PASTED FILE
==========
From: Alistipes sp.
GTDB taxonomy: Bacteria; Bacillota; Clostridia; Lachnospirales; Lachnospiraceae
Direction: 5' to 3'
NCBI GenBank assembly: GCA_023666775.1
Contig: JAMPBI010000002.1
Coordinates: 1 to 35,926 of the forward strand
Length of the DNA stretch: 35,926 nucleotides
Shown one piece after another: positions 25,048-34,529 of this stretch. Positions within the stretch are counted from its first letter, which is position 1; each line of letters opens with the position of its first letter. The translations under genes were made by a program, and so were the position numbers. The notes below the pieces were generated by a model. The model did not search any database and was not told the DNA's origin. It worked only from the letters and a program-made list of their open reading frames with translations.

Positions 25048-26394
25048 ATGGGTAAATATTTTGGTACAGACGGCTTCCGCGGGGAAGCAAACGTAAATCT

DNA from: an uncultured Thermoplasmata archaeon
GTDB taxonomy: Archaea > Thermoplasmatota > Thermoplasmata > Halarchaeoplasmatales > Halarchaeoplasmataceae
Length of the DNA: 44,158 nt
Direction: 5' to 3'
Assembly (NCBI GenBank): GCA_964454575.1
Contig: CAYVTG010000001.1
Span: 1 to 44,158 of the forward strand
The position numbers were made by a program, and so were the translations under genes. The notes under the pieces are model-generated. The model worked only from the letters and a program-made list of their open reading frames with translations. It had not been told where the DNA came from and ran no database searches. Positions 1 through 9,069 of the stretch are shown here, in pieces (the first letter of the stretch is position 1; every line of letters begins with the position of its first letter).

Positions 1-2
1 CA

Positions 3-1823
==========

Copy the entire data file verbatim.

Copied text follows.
From: Alistipes sp.
GTDB taxonomy: Bacteria; Bacillota; Clostridia; Lachnospirales; Lachnospiraceae
Direction: 5' to 3'
NCBI GenBank assembly: GCA_023666775.1
Contig: JAMPBI010000002.1
Coordinates: 1 to 35,926 of the forward strand
Length of the DNA stretch: 35,926 nucleotides
Shown one piece after another: positions 25,048-34,529 of this stretch. Positions within the stretch are counted from its first letter, which is position 1; each line of letters opens with the position of its first letter. The translations under genes were made by a program, and so were the position numbers. The notes below the pieces were generated by a model. The model did not search any database and was not told the DNA's origin. It worked only from the letters and a program-made list of their open reading frames with translations.

Positions 25048-26394
25048 ATGGGTAAATATTTTGGTACAGACGGCTTCCGCGGGGAAGCAAACGTAAATCT

DNA from: an uncultured Thermoplasmata archaeon
GTDB taxonomy: Archaea > Thermoplasmatota > Thermoplasmata > Halarchaeoplasmatales > Halarchaeoplasmataceae
Length of the DNA: 44,158 nt
Direction: 5' to 3'
Assembly (NCBI GenBank): GCA_964454575.1
Contig: CAYVTG010000001.1
Span: 1 to 44,158 of the forward strand
The position numbers were made by a program, and so were the translations under genes. The notes under the pieces are model-generated. The model worked only from the letters and a program-made list of their open reading frames with translations. It had not been told where the DNA came from and ran no database searches. Positions 1 through 9,069 of the stretch are shown here, in pieces (the first letter of the stretch is position 1; every line of letters begins with the position of its first letter).

Positions 1-2
1 CA

Positions 3-1823